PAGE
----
Unbound Passion: Allison Byrd's Journey to End Human Trafficking

Posted by Texas A&M School of Law on Apr 23, 2024 4:51:10 PM
Allison Byrd speaking at an Unbound Now event

Many people often discover their calling in life during adulthood. However, Allison Byrd, a 3L and Fort Worth-native, found her calling long before she graduated high school. By the age of 13, she realized that she could be an ambassador for change in her pursuit to combat human trafficking. Since then, she has cultivated that calling and helped establish similar frameworks on an international level.  

Byrd has spent more than a decade working and volunteering with Unbound Now, a Texas-based nonprofit that protects and advocates for survivors of human trafficking and exploitation. Throughout her tenure, she has worked alongside government and municipal entities — including law enforcement — to identify and dismantle underground human trafficking networks.  

A Voice for the Voiceless  

She first heard about Unbound Now when it was founded in 2012, and its goals quickly resonated with her. She learned quickly, reading up on everything she could and familiarizing herself with statewide and national data on human trafficking. The numbers were staggering, and the depth of the ongoing problem compelled her to act. Despite her dedication to the mission, her work with the organization started at a very grassroots level with an all-hands-on-deck mentality. The work was tough, and the days were often long, Byrd said.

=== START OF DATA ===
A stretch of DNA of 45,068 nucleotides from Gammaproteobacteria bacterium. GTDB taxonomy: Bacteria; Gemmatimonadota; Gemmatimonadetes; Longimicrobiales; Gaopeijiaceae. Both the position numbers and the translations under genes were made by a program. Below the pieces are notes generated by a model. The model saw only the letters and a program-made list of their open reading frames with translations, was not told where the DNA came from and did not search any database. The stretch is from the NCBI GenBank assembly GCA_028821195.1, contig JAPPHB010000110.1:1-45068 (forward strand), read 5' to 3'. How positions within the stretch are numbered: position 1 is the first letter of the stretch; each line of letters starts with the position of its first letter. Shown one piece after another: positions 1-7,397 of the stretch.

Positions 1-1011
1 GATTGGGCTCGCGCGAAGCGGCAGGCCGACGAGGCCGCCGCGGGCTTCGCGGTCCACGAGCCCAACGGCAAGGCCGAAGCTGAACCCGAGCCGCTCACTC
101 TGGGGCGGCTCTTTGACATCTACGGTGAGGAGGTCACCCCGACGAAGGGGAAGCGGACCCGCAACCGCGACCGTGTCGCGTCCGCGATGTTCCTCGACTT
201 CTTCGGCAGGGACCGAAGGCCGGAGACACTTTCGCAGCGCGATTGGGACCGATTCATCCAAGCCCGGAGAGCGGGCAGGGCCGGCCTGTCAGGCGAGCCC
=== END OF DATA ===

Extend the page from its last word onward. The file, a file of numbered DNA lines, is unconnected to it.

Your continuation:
"Throughout high school, I volunteered and worked with them and would support on stings with the sheriff's office whenever victims were being recovered here in the North Texas area,” she said. "It could be 17-hour days as you raid a facility, recover the victims, find the traffickers, arrest them, do the interviewing, and get everybody to a safe house — all before midnight — while eating lots of pizza to keep everybody's blood sugar up throughout.”